“Unfortunately during times of crisis there are those that look to take advantage of the hardships that many of us are suffering from in the wake of Hurricane Ida.  Those who look to take advantage of the citizens of Washington and St. Tammany Parish will be met with the full weight of the criminal prosecution arm of the District Attorney’s Office.  The best offense we can mount to avoid being taken advantage of is a strong defense. Below, please find some tips and resources to help during this time.  If you believe you have been criminally taken advantage of, know the law, be informed and contact our office.”

— District Attorney, Warren Montgomery

  • Use a licensed contractor.
  • You want to get at least 3 different estimates before you decide on a contractor to fix your home.
  • It’s always good to pay with a credit card, so you can dispute the charges if need be.
  • Be extra cautious when it comes to out-of-state contractors who show up at your door.

Here is a copy of this document in PDF format: D.A. Warren Montgomery – Disaster Fraud Information 


Report fraud concerns please to our Office.  Call 985-809-8383 and ask for Assistant District Attorney, J. Bryant Clark or email him at jbryantclark@22da.com.

FEMA Hurricane Ida page:  https://www.fema.gov/el/node/624650

Blue Roof Program:  Applicants can file requests at http://blueroof.us or by calling 1-888-766-3258.

The Louisiana Attorney General’s Office has some Consumer Tips for Natural Disaster Victims:

You can report flood scams to the National Center for Disaster Fraud: 866-720-5721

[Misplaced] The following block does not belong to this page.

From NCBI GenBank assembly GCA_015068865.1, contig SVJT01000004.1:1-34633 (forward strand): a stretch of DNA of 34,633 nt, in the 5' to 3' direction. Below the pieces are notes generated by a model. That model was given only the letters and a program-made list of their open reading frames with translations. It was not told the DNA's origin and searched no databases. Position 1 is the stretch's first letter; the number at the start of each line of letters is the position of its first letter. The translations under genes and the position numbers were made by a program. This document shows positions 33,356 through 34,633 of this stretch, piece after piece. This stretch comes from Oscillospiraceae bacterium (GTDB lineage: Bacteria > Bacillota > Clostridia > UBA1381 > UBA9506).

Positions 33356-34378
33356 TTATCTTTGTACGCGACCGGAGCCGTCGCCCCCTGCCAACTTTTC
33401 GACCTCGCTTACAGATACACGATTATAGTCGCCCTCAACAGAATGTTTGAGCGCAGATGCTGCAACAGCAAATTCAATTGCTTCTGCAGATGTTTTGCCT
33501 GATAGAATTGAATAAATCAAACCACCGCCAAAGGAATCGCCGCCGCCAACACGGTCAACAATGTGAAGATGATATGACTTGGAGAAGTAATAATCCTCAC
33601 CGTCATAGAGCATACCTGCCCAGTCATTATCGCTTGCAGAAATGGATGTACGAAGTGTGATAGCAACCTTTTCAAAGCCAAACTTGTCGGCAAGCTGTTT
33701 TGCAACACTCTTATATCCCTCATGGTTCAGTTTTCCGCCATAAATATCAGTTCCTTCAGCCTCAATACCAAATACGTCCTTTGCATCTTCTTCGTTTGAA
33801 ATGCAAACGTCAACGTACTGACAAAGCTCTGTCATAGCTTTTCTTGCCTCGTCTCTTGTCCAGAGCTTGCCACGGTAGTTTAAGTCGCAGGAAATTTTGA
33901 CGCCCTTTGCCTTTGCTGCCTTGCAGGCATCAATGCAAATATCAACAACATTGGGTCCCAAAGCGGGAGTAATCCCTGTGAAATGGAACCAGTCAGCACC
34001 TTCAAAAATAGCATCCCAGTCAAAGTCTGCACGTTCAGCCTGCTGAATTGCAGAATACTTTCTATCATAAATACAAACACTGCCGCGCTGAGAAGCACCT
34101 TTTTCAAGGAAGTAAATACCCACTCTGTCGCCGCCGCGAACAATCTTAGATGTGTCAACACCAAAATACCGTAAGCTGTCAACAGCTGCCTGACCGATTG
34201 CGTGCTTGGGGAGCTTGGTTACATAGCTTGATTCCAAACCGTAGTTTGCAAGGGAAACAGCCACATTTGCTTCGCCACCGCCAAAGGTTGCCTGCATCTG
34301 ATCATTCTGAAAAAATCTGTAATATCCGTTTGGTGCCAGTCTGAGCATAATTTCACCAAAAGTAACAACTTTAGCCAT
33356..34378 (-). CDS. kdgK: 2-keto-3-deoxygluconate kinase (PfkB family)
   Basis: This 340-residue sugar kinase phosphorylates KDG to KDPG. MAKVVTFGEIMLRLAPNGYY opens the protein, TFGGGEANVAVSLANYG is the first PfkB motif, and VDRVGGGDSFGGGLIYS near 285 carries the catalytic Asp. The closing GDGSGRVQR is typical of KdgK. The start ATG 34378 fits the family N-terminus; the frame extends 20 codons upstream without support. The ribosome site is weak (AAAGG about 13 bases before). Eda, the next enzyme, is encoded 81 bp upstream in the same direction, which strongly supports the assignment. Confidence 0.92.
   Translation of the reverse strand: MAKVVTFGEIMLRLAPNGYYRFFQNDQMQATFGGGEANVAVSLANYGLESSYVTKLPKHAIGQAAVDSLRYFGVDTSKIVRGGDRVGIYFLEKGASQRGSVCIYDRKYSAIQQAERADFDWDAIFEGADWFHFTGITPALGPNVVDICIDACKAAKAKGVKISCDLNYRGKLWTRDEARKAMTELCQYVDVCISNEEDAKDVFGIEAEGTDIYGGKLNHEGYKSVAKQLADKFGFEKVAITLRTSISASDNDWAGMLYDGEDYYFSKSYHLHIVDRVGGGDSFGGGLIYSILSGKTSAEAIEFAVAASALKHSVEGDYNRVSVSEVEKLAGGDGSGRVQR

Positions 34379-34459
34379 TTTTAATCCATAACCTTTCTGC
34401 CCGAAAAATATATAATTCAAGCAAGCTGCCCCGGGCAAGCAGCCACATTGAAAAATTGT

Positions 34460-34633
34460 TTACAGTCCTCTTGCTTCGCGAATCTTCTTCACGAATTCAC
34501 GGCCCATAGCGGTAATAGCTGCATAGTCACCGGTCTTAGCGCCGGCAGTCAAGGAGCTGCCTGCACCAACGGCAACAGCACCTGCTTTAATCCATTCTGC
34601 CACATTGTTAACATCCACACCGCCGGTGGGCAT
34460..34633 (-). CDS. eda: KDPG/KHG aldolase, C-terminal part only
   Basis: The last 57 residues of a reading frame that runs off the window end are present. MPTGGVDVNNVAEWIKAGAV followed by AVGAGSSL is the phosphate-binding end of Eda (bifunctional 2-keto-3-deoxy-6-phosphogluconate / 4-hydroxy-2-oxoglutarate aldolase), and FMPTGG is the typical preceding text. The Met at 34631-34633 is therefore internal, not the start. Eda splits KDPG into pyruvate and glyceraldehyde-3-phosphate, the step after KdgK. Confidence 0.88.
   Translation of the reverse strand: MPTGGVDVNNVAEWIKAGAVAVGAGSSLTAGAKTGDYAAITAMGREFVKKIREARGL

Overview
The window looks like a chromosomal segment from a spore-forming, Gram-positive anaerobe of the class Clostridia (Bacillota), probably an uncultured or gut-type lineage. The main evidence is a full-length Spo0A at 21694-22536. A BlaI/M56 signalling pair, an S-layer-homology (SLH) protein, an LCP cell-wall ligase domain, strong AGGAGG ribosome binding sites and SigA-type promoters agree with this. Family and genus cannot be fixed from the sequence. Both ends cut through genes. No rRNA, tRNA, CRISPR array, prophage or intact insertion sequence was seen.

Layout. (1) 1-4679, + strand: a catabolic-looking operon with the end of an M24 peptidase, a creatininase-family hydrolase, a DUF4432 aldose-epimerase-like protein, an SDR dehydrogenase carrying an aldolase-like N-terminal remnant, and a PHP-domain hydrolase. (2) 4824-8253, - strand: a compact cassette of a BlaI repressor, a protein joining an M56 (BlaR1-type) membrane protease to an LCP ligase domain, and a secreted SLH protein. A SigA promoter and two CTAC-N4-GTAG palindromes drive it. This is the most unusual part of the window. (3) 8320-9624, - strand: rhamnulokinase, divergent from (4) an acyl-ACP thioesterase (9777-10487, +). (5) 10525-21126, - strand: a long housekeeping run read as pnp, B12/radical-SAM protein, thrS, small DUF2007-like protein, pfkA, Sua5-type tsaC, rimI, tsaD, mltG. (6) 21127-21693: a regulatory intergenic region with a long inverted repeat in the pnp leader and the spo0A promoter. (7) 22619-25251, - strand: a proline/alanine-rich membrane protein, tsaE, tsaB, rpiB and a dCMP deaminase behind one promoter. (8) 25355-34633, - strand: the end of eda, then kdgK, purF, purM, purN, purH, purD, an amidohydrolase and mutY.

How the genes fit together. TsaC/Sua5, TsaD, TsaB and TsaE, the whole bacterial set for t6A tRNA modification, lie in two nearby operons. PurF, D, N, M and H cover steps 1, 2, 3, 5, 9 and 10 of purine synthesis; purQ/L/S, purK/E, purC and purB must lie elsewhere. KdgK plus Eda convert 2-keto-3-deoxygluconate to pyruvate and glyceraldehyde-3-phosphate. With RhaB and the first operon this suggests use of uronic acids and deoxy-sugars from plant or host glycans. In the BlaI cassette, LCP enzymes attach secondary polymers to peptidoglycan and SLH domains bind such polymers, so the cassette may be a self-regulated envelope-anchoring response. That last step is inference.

Better Business Bureau Tips– Following the destruction in South Louisiana from Hurricane Ida the Better Business Bureau of South-Central Louisiana is also urging all homeowners to be cautious when choosing businesses and contractors to help with the cleanup work.

To help property owners navigate the recovery and restoration process, BBB offers these tips below:

Check your insurance policy – Flood damage is not covered by standard homeowners or renters’ insurance policies. In some high-risk flood areas, home and business owners may be required by law to carry flood insurance. To learn more about your state’s requirements check with your Insurance Commissioner.

Repairing the damage – Don’t make any permanent changes to your property until you get approval from your insurance provider. They may not fully reimburse you for repairs made without their permission. Take photos of the storm damage to show your insurance company.

Get multiple opinions – Shop around and get at least three different estimates before deciding on a contractor. Make sure the estimates are broken down the same way. Watch out for high-pressure sales tactics and less than trustworthy businesses — research company profiles at BBB.org to find reputable contractors. You can find more helpful tips on choosing a reliable contractor here.